For Steven Spielberg's "Lincoln," two-time Oscar winner Janusz Kaminski also experimented with a new theatrical, stripped-down aesthetic. It was a great opportunity to work more abstractly: creating foreground, middle ground, and background spatial divides and utilizing exterior lighting, artificial gas lighting, and magical lighting to illuminate the eyes or convey strong silhouettes. Everything revolves around the powerful yet conflicted Lincoln in an exploration of his inner and outer worlds, his public and private lives.
For this creative departure, Kaminski's a strong contender. "The movie is unique because in a funny way it's relevant to what we're experiencing now as a nation," Kaminski offers. "Yes, it's a historical thing but it talks about the need to help the nation reunite and have the same vision. And then just purely from the use of the cinematic language, which is a model of restraint in comparison to the other movies we've done where the camera was always very active and there was this need to amaze the viewer with interesting angles; but in this movie we really didn't do that."
Not with such a commanding performance from Daniel Day Lewis. "But the lighting part was cool because I had the chance to create a semi-realistic world of what it must've been like to be there with great freedom and license."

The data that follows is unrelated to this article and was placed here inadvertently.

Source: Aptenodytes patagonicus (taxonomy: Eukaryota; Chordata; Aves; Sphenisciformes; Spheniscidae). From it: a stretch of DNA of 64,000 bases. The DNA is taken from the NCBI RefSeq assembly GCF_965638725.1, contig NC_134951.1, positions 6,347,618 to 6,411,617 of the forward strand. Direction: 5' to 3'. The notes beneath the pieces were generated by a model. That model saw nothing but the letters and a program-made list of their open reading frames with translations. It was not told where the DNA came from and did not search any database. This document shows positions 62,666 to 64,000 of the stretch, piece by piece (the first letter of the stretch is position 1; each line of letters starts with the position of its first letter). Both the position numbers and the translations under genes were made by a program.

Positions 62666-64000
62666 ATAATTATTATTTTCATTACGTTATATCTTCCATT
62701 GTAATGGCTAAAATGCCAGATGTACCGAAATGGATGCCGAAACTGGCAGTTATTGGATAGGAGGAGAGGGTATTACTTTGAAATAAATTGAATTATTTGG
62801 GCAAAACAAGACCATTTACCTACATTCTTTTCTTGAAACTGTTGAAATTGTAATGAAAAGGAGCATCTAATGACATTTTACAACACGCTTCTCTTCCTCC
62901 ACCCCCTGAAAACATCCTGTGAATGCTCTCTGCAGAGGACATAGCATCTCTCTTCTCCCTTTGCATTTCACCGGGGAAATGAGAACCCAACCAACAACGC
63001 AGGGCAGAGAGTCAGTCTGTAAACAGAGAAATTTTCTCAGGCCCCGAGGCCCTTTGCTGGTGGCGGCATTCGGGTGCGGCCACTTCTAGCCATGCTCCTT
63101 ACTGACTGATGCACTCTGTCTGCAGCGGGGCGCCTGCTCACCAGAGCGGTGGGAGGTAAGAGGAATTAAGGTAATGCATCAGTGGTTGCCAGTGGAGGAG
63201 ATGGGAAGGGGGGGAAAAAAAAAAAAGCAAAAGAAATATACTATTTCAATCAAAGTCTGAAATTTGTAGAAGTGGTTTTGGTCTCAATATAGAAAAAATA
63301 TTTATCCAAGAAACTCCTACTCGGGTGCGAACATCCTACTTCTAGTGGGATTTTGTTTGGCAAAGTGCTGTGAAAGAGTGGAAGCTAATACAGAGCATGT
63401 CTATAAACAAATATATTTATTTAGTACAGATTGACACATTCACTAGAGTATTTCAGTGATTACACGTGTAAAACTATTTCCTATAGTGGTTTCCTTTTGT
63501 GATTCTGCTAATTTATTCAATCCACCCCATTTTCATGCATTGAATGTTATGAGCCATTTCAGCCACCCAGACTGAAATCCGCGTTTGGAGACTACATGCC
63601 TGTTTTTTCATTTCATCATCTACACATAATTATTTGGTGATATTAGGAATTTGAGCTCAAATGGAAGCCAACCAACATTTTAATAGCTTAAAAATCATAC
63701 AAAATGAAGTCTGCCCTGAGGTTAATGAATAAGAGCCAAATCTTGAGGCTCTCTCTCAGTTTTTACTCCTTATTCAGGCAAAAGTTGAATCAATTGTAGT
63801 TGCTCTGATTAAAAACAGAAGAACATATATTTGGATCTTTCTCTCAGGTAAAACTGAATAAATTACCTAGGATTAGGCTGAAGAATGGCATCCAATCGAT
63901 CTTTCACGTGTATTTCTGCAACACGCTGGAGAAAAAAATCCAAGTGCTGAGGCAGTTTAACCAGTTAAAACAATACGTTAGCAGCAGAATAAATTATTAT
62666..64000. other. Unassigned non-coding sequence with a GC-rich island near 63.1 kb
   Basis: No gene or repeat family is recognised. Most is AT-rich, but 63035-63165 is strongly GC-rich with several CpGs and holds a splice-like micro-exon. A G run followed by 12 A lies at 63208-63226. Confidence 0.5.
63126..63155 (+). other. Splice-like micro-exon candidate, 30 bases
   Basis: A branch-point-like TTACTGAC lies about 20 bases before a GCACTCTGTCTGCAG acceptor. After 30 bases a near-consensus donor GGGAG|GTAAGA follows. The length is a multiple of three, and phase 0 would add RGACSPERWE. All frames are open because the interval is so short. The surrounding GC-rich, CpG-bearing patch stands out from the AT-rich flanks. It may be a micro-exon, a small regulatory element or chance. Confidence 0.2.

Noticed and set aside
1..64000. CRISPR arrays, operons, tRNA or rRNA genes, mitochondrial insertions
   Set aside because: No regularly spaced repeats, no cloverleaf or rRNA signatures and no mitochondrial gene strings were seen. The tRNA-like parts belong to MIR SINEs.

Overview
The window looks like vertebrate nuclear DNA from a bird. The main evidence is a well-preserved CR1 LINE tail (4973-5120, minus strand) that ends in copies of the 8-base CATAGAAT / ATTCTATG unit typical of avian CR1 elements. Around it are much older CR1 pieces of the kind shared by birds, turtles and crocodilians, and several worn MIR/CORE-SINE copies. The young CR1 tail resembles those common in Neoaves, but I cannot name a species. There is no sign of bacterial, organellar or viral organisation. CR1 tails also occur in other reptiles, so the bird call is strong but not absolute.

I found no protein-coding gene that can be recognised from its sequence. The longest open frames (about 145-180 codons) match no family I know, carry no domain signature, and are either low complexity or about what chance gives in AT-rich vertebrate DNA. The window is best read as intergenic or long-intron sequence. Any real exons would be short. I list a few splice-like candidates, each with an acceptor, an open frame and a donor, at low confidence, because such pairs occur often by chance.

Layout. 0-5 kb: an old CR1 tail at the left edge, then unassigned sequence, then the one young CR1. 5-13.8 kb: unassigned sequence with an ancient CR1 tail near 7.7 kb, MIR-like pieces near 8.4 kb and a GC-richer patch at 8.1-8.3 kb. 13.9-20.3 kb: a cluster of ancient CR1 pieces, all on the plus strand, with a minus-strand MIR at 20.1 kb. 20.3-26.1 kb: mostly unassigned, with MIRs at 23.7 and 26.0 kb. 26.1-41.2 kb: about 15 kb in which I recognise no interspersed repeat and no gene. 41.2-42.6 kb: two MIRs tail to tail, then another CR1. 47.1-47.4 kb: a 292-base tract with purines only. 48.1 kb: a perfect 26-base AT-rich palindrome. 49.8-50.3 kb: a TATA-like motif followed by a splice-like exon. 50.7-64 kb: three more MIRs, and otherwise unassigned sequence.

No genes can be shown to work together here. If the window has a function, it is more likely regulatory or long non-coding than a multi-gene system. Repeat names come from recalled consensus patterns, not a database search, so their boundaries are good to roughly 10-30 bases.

Yet the sentimental choice this year is Roger Deakins for "Skyfall." The 10-time nominee has never won the Oscar, but he elevates the first billion dollar Bond movie with supreme elegance and emotional depth for 007's existential journey. Shooting with the Arri Alexa, he visualizes the emotional arc with different shades. It fits in perfectly with the notion of the old and new, as we follow Daniel Craig's Bond on a journey that takes him to sun-drenched Istanbul, the gray underworld of London, golden Shanghai, a dead city in Macao, and his otherworldly Scottish origins.
But recreating Shanghai at Pinewood in collaboration with production designer Dennis Gassner was the standout. They captured the modernistic essence of the city with the blue neon LED advertising screens from skyscrapers outside the office tower where Bond fights henchman Patrice (Ola Rapace) in silhouette. "The original idea was to shoot it on location in Shanghai but you couldn't find a place with that kind of light source, so Dennis and I talked about doing it on stage with big LED signs so that we could control it and that's how it evolved. But it's based on that look of Shanghai," Deakins explains.
Which brings us back to "Life of Pi," an otherworldly spiritual journey in 3-D between a boy and his tiger that is remarkably different from the rest of the contenders.
"It's a movie about derailing you and making your own choices of what's real, and there are a lot of interesting, little weird things," Miranda suggests." My favorite scene is probably the candlelit [temple float festival] where the art department got more than 120,000 candles and we worked all night to scatter them around."
But it's Miranda's achievement in the second half on a breathtaking virtual ocean and with a riveting animated tiger that might earn him the Oscar. Invariably, we become more active participants because of the dynamic 3-D and Miranda's exquisite cinematography, which helps transport us to another realm.